Wednesday, June 03, 2009

Alone And In The Sight Of Babylon

"All the presidents of the kingdom, the prefects and the satraps, the counselors and the governors are agreed that the king should establish an ordinance and enforce an injunction, that whoever makes petition to any god or man for thirty days, except to you, O king, shall be cast into the den of lions. Now, O King, establish the injunction and sign the document, so that it can not be changed, according to the law of the Medes and the Persians, which cannot be revoked." Therefore King Darius signed the document and injunction. When Daniel knew that the document had been signed, he went to his house where he had windows in his upper chamber open toward Jerusalem. He got down on his knees three times a day and prayed and gave thanks before his God, as he had done previously. Then these men came by agreement and found Daniel making petition and plea before his God.
Daniel 6:7-11
If we practice our religion on the reservation and do not attempt to bring it out into the real world, the world will tolerate us. But if we determine to take a stand on any important issue on the basis of genuine religious principle, the fury of our secular society will break all bounds.


I want you to see two things about Daniel at this point. First, Daniel was the smallest of all possible minorities at this time--a minority of one--but although he was only one man among many hostile enemies, he was the one man who knew the true state of affairs in this struggle. Darius did not know what was going on. He had not even been able to see through the strategy of the administrators and satraps, and he perceived nothing of the spiritual struggle. The conspirators did not understand the situation. They did not know Daniel's God, and they though it would be an easy thing to get Daniel executed.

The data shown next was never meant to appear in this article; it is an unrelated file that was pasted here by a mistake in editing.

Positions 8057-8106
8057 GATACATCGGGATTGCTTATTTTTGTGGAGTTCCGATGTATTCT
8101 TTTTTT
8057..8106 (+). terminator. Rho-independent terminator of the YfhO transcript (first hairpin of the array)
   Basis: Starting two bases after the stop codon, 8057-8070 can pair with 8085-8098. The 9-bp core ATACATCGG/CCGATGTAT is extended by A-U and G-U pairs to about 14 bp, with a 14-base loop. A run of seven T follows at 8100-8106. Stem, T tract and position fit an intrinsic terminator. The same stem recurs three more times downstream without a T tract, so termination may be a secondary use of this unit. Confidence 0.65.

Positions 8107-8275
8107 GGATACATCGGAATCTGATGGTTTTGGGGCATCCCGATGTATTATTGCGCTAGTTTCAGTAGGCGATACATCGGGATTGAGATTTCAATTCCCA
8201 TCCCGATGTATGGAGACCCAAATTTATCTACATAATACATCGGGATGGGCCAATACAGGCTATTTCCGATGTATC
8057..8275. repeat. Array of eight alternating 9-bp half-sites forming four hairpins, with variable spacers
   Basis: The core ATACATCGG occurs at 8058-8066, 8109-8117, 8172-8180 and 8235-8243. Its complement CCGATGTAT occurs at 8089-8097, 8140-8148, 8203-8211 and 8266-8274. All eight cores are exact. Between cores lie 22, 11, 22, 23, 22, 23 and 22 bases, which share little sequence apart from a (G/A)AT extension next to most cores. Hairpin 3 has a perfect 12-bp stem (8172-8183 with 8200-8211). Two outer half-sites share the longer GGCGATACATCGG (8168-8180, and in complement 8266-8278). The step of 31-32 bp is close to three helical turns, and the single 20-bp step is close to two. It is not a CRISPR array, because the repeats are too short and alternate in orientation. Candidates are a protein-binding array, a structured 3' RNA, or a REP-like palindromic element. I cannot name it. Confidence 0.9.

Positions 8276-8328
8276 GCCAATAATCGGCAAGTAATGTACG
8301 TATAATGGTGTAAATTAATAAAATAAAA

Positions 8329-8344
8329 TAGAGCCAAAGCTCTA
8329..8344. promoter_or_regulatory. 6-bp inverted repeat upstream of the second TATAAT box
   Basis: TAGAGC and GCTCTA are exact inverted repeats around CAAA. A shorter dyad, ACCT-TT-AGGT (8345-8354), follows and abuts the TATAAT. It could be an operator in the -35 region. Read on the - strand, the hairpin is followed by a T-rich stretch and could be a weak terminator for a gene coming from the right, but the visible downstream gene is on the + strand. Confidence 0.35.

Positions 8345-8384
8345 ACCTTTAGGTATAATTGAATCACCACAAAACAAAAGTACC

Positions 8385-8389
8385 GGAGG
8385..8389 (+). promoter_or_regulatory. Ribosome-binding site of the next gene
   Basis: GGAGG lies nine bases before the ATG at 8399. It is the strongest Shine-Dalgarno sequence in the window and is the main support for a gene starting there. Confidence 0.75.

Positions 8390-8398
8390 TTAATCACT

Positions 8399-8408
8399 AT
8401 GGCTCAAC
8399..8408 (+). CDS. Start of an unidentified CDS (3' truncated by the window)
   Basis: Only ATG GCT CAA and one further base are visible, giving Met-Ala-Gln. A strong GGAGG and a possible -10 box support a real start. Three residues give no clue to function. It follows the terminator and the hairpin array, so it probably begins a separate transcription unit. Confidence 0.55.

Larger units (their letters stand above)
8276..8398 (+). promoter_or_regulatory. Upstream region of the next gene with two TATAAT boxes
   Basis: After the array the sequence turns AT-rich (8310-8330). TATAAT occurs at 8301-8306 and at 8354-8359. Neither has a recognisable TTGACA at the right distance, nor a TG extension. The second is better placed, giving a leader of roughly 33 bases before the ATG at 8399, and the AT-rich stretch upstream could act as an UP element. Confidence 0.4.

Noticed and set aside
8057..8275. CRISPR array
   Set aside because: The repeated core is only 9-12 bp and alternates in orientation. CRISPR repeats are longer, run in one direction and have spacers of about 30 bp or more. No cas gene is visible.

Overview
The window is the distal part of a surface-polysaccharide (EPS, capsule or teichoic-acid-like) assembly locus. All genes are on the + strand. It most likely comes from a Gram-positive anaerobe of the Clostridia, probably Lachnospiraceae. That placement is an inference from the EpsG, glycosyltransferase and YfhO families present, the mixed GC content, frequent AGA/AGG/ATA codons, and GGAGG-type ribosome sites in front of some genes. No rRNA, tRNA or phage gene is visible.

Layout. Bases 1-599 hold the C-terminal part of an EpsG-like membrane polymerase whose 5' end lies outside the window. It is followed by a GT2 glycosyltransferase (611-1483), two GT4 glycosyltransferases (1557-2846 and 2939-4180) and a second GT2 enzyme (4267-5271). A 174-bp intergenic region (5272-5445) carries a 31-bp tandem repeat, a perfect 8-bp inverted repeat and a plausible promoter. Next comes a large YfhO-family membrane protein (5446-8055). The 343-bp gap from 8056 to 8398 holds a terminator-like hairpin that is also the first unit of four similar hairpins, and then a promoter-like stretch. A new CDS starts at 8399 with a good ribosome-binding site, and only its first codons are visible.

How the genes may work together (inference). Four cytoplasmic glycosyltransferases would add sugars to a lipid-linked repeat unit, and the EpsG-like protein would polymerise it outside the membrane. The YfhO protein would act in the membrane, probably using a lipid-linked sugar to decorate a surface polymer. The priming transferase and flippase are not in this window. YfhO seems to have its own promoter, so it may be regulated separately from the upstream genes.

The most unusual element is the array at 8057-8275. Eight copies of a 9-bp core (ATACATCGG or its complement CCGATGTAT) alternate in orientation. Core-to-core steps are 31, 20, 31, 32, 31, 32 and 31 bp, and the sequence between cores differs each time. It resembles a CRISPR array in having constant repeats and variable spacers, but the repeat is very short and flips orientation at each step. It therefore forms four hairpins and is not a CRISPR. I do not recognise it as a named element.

At this time Daniel probably did not even have the support of his three friends, for they are not mentioned as they were in the incident involving Nebuchadnezzar's dream (cf. Daniel 2:17-18). Either they had been transferred to other parts of the empire or they had die; Daniel was now elderly. Here was one man standing alone in the midst of an utterly pagan culture. All were against him. Any who knew his convictions would have laughed at them. Yet in all this vast empire Daniel was the one man who really had it together. He knew that there was a true God, and he knew who that true God was. He knew that God was powerful. He knew that God could deliver him, if he chose to do so. Above all, he knew that obeying and serving the one true God had to be the supreme goal in his life.

That leads to the second important thing about Daniel, namely, what he knew he practiced openly. Some people maintain their belief in God privately and confess him if asked. But they do not want to offend anyone. They do not want to be seen as religious. So they back off. They retreat. They privatize their convictions. Daniel did not do that, and in this he showed true greatness. Instead of hiding his convictions, he knelt before his window in the sight of Babylon and prayed as he had always done.

We need more Daniels. We need more people who are willing to bring their awareness of God and his laws off reservation, who are willing to open their windows and honor him before a watching world.

--James Montgomery Boice, Daniel, An Expositional Commentary, p. 70-71.

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